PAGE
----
In February 2015, we ran two intriguing and inspiring facilitated modeling workshops with ten small-scale farmers each in Central Region, Zambia, check out a brief video here. These workshops were the logical next step after our work on studying farmers’ dynamic decision making.
The main motivation for running these workshops was to investigate the feasibility of a facilitated systems thinking group intervention with small-scale farmers. However, we also wanted to see how farmers’ knowledge and understanding of the farming and food system develops in the course of the workshops and consequently learn about those mechanisms that facilitate knowledge change. Gerid Hager did a wonderful job analyzing knowledge, knowledge change and group interactions in her EMSD thesis and in the 2015 System Dynamics Conference paper.
We started with a blank whiteboard and developed, in close interaction with farmers, the basic story that they had told us regarding how they try to achieve and maintain food security and livelihoods more in general throughout the year and over the years in reaction to changing framework conditions and climate change. For telling this story, we first placed variable names on the whiteboard and then had farmers match the words first with pictures, and then with objects.
This quite naturally led to the discussion of how the variables are connected with each other and how these connections form feedback loops. We illustrated the nature of these feedback loops using water glasses. Continuous pouring of water into all the glasses, for example, represented a reinforcing feedback mechanism.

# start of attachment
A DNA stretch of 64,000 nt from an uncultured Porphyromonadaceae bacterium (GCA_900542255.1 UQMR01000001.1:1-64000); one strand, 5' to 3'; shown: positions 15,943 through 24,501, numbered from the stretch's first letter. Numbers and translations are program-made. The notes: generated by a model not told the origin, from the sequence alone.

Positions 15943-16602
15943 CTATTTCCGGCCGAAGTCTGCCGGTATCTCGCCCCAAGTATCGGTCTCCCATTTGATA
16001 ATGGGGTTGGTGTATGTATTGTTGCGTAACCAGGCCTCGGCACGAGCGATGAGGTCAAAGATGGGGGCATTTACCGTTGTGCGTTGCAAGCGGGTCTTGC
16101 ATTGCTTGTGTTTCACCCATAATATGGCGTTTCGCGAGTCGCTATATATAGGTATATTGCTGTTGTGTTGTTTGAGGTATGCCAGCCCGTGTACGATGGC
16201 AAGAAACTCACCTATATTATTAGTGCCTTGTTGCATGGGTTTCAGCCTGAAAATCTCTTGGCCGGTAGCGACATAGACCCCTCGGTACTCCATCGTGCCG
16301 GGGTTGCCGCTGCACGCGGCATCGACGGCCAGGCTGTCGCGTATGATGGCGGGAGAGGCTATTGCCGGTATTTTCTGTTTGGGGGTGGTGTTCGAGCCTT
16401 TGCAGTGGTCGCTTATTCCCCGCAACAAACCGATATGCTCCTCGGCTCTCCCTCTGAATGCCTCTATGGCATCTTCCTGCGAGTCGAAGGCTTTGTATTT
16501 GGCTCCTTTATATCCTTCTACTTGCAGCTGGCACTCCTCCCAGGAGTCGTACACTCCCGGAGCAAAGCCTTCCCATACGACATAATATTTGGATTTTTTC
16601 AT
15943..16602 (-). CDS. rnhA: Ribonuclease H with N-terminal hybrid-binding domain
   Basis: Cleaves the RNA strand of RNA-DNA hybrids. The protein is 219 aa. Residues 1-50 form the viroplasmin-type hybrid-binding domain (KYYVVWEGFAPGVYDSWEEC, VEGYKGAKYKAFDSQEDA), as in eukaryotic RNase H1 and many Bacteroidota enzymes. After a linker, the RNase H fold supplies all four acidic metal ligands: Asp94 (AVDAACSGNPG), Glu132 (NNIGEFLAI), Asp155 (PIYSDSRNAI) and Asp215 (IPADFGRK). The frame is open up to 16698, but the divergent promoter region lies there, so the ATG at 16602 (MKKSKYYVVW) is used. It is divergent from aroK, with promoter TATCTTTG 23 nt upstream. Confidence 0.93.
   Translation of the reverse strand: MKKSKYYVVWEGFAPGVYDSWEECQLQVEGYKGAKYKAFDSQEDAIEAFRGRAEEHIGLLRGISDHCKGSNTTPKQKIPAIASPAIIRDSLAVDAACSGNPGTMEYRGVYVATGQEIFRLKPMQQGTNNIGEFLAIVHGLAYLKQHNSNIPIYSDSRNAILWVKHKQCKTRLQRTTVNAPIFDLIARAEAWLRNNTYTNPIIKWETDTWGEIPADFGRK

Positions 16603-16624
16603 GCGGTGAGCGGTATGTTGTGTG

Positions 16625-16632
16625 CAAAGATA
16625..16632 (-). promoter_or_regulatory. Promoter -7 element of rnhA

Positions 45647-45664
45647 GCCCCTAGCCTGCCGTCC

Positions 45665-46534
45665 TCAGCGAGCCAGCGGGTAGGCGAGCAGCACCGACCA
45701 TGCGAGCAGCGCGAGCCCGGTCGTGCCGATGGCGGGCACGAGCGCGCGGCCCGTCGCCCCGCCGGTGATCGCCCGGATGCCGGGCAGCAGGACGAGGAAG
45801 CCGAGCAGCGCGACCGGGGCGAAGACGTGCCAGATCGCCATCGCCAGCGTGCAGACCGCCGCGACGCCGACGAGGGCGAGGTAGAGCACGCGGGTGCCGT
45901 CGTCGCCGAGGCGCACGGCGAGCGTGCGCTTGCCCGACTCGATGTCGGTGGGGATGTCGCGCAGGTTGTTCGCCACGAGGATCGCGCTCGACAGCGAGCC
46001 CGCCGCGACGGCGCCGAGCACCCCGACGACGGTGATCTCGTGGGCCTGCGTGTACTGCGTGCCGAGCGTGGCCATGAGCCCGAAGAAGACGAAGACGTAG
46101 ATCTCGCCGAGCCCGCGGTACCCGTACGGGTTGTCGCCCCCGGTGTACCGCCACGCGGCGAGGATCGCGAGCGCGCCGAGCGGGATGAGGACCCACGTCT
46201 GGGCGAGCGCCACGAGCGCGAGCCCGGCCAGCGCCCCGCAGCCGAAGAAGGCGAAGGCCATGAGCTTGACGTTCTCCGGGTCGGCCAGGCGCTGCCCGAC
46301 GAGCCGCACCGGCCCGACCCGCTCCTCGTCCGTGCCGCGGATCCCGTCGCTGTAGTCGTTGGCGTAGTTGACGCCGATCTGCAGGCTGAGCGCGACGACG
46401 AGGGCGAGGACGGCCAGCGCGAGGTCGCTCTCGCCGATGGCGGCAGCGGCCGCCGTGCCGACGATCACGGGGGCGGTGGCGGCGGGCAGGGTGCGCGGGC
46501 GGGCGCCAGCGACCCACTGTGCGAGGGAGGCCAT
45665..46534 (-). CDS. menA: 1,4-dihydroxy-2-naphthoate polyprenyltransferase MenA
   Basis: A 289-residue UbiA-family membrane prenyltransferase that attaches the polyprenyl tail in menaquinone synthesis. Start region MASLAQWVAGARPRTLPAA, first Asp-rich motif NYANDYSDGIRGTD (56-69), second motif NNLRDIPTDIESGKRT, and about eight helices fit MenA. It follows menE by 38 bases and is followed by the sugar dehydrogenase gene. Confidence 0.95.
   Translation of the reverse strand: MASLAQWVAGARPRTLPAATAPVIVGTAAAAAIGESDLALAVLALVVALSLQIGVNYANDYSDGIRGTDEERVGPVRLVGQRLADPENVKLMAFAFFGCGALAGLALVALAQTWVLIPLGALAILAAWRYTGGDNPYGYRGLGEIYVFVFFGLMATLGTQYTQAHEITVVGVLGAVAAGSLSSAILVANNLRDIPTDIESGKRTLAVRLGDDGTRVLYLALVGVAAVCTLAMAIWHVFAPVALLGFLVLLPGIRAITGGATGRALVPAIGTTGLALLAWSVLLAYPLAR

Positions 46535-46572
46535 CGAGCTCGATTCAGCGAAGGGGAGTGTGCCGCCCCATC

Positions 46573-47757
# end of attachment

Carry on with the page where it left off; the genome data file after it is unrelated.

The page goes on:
With the mechanisms in place, we spent quite a bit of time discussing how some of the options that farmers have available, such as piecework, might only fill the “available cash” water glass in the short run but lead to continuous draining of all water glasses in the medium and long run. This was the first time that things got really inspiring. The second time was when the discussion turned to how the government is or isn’t helping farmers and what they could to on their own, instead. It was at this point that we had to wrap up but obviously, this is where the next series of workshops will start from.